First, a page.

GS1 EPC Encodings Save Time, and Money… and a Whole Lot More

By March 30, 2016 All, Company No Comments

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Perhaps you are new to the track and trace/serialization industry or maybe you’re an old coot like me who has been around for a while. Either way, if you are in a supply side related industry that deals with track, trace, or serialization, do yourself a favor—understand what GS1 specifications are and why they are so important.

EPCIS 1.1 Specification
•    Core Business Vocabulary (CBV 1.1)
•    Tag Data Translation Specification (I’m not a fan, but still…)
•    GS1 EPC Tag Data Specification

Yes, there are many more concepts, mandates, laws, rules, regulations and so on that you will need to know. But in this post I want to speak to the EPC Tag Data Specification or the TDS.
To say it’s vital to have a handle on this subject is an understatement. I find that all too often within software or service vendors this subject is not so much overlooked as it is brushed aside. That is, until one of the many things that can go wrong from not understanding it rears its ugly head.

What is an EPC TDS?
EPC TDS is an Electronic Product Code Tag Data Specification—a way to identify specific, individual physical objects. The object could be almost anything. But strictly speaking EPC numbers are associated with trade items, logistics units, documents, service relations, locations, and/or other physical assets. Every physical object can be assigned a unique EPC TDS, and with this unique identifier, that object can be the subject of electronic information.

Going from the General to the Specific
Most everyone is familiar with the Universal Product Code or UPC that was introduced in the early 1970s. If you grab any product lying around on your desk such as a soda can, you can find a UPC affixed to that product. A UPC simply tells whomever wishes to know what company manufactured the product and what the product is. The two data items that make this possible are the company prefix, which identifies the company, and the item reference, which identifies the product the company makes.

The UPC is an efficient way to generalize. A good analogy would be if you were at a crowded mall and looked into a group of people and said “Those are human beings.” Chances are that’s really all you could do without interviewing each individual in that crowd. Ok, let’s do that. Let’s ask a woman her name: Sally Jenkins. Just that little bit of information has set this particular human being apart from the crowd because now we know her name.

If we let the crowd continue shopping and, at some point later, yelled out “Hey, You!,” chances are most people in the crowd would turn in our direction, not knowing which of them we were yelling to. If, however, we yell out “Hey, Sally Jenkins!,” chances are that the woman named Sally Jenkins would turn around.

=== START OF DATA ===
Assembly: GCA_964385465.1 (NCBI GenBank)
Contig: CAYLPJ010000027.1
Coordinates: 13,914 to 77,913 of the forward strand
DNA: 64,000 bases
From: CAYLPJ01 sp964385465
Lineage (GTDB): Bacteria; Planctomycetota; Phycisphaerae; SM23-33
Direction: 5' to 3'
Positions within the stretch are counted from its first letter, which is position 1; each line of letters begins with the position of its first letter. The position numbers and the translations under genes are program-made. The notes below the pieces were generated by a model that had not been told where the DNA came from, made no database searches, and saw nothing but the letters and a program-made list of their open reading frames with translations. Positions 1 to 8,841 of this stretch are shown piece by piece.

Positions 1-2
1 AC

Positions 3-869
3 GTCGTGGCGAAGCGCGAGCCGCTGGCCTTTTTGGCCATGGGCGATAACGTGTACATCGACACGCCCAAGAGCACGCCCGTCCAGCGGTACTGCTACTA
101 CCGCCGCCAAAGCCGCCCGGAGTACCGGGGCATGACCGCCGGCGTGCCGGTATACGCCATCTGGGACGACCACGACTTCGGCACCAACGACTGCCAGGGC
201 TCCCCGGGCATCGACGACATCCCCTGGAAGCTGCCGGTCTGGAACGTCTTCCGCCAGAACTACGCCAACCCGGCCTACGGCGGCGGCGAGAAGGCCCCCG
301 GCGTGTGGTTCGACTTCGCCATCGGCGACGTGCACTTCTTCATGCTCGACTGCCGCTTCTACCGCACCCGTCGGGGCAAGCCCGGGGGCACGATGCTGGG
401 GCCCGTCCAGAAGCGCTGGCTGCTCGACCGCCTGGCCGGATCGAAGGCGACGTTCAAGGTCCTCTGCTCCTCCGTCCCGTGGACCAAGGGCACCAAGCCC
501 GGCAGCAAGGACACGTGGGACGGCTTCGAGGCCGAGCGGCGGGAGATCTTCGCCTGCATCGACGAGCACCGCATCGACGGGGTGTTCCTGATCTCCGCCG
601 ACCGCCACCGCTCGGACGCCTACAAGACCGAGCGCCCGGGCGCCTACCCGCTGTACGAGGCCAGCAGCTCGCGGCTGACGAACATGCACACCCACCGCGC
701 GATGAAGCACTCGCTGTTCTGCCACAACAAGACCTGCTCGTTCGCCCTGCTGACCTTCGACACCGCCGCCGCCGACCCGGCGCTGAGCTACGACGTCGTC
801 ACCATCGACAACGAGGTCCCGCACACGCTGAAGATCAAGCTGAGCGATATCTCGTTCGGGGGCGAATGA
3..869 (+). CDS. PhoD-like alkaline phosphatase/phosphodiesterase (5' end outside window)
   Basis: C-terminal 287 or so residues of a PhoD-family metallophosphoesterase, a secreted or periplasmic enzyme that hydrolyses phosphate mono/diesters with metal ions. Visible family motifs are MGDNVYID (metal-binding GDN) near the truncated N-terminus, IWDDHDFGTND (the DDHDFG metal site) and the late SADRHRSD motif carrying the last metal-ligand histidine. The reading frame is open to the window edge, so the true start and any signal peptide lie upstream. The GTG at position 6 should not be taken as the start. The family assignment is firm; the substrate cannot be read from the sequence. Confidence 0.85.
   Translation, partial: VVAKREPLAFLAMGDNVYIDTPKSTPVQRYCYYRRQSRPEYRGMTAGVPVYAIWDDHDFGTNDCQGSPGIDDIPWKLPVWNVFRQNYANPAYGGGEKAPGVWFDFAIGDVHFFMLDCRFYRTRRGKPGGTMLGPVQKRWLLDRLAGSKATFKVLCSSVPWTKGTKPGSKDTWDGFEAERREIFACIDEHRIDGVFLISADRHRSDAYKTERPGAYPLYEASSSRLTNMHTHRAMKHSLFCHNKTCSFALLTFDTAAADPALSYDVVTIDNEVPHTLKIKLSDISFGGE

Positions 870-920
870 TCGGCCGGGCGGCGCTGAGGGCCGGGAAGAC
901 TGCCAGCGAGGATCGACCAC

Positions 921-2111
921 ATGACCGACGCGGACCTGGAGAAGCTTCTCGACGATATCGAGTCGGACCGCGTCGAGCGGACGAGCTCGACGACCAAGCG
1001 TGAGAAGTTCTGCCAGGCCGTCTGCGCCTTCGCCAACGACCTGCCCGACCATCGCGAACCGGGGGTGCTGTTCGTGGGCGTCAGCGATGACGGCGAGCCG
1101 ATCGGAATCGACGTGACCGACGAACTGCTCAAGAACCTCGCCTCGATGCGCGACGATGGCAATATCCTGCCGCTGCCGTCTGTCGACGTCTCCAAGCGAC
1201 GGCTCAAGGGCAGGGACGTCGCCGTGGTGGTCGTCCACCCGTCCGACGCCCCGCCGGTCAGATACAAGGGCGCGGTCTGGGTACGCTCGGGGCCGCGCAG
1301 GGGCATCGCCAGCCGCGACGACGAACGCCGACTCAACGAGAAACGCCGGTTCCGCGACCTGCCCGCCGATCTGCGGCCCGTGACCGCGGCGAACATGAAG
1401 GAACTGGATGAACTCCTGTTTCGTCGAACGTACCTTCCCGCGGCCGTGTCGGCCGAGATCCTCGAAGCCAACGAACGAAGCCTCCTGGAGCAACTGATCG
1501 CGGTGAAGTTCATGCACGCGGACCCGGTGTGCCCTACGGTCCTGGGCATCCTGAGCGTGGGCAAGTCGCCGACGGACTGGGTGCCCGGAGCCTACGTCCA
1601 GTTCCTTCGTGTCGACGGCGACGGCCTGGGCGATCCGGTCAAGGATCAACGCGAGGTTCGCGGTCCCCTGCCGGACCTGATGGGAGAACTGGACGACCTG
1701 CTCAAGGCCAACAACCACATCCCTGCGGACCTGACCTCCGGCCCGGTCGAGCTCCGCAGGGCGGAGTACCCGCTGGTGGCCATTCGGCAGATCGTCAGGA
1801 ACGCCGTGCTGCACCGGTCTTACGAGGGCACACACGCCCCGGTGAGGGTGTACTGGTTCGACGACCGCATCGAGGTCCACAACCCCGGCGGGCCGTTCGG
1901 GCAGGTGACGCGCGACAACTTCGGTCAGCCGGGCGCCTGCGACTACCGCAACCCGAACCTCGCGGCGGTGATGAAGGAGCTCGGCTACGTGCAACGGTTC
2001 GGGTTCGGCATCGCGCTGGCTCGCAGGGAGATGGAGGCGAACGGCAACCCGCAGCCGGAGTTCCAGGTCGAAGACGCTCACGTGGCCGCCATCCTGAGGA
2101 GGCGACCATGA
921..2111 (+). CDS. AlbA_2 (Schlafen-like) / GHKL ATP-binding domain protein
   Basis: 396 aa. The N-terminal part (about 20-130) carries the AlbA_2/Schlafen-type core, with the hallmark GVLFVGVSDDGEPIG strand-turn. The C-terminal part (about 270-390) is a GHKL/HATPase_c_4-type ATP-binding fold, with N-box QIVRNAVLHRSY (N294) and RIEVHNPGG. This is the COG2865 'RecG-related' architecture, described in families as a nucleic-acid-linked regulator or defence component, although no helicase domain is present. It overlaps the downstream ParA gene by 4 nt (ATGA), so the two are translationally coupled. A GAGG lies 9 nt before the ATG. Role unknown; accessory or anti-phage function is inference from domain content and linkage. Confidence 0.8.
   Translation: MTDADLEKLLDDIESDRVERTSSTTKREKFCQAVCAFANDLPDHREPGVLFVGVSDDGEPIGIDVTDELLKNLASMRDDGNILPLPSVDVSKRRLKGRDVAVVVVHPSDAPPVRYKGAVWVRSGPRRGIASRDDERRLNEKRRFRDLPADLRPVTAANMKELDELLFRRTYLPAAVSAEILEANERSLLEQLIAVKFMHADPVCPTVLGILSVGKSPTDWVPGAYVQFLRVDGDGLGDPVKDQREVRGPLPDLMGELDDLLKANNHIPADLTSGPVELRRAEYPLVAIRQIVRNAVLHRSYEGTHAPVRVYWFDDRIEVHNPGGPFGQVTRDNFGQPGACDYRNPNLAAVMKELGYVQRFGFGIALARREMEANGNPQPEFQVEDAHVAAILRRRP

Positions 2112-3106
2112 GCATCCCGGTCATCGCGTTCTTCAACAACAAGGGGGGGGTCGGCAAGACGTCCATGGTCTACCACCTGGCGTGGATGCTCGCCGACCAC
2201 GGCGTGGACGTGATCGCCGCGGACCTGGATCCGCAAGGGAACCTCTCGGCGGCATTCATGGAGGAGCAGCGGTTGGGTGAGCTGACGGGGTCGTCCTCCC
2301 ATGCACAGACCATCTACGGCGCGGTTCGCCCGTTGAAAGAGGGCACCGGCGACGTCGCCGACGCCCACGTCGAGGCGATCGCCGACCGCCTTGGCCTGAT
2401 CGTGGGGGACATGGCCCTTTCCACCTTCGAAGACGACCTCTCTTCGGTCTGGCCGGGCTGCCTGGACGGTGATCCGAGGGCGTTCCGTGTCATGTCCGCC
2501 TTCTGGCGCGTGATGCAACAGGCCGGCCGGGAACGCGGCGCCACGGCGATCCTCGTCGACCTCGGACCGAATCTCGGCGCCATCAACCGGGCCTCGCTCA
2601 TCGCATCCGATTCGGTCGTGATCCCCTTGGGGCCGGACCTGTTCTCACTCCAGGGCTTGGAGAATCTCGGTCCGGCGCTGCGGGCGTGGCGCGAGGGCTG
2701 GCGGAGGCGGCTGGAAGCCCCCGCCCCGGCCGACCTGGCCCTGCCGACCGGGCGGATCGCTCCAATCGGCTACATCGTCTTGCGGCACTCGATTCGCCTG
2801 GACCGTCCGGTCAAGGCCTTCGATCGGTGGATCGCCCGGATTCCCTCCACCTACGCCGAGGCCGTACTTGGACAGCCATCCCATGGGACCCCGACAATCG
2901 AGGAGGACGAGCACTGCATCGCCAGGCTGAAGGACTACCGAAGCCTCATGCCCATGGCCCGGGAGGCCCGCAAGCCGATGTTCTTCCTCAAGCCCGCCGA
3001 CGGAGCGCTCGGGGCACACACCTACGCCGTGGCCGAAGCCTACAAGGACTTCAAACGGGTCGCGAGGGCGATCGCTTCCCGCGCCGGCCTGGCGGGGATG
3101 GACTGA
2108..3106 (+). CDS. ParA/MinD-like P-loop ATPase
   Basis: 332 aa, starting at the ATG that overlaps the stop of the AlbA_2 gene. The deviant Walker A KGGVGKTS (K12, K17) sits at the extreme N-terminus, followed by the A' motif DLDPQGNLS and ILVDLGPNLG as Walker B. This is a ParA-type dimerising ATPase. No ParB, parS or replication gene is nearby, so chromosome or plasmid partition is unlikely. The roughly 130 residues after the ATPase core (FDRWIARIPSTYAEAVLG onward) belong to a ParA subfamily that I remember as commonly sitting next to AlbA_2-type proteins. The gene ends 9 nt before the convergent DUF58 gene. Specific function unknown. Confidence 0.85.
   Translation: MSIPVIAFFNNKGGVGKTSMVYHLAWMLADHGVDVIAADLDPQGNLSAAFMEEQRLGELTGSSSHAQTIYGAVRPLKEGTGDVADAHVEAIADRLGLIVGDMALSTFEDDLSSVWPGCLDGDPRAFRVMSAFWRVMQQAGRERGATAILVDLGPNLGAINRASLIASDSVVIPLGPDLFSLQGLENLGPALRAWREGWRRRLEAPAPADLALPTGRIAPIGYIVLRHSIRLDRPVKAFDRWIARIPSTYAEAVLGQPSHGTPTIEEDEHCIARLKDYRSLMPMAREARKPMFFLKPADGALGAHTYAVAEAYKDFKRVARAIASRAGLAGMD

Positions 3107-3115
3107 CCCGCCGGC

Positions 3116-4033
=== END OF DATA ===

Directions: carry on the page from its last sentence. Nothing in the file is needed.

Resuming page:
But what if there is another Sally Jenkins in the crowd? When we yell out “Hey, Sally Jenkins!,” maybe two women might look our way. To make sure we have the right Sally, we have to learn more about both women. (This is only an example and, besides, mall security would have been called a long time ago. But go with me here for a moment).

Maybe we ask them their ages, and one Sally Jenkins says she’s 29 while the other says she’s 41. Now we let the crowd continue to shop and, after a little time passes, we yell “Hey, Sally Jenkins who is 29!”  Chances are the 29-year-old Sally would turn around. Now we have gone past generalization to specificity.

What makes an EPC Encoding Unique?
Whereas the UPC gives us the general information (these are human beings), EPC TDS encodings goes deeper (name, age).  EPC TDS is a combination of the item’s serial number plus the company prefix and item reference. With these three identifiers, we know not only the exact product, but the exact item: the Coke can sitting on your desk. And we know that the actual soda can sitting on your desk was manufactured in Atlanta, GA, shipped to a distribution center in Memphis, TN, flown to another distribution warehouse in Philadelphia, PA, sent to the CVS on Broad Street and then subsequently purchased.

EPC TDS Can Save Time, Money, and Reputation
Having immediate access to all of this information is an important capability when we’re talking about retail products—and absolutely necessary for pharmaceuticals and food. Prior to EPC, if the soda you drank was defective in some way, all that the manufacturer could do in response would be conduct a national recall of every soda in every store across the nation. Today, thanks to the specific EPC TDS on your can of soda, the manufacture can identify the exact lot it was part of, and recall only those sodas shipped to that specific CVS on Broad Street.

Clearly, being able to pinpoint recalls using EPC TDS can mean huge savings in time and money.  And by avoiding the negative publicity that can come with a widespread product recall, EPC TDS saves something else too: the manufacturer’s reputation.

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Read more from Chuck Sailer at his blog chucksailer.com.

Chuck SailerAbout Chuck Sailer
Chuck Sailer serves as Vice President, IRIS Product Management at Frequentz.  He is an architect, developer and project leader with notable success in designing, developing and implementing all facets of world-class commercial software in a broad range of industries and technologies.  Chuck also blogs about software topics from programming to track, trace and serialization at chucksailer.com

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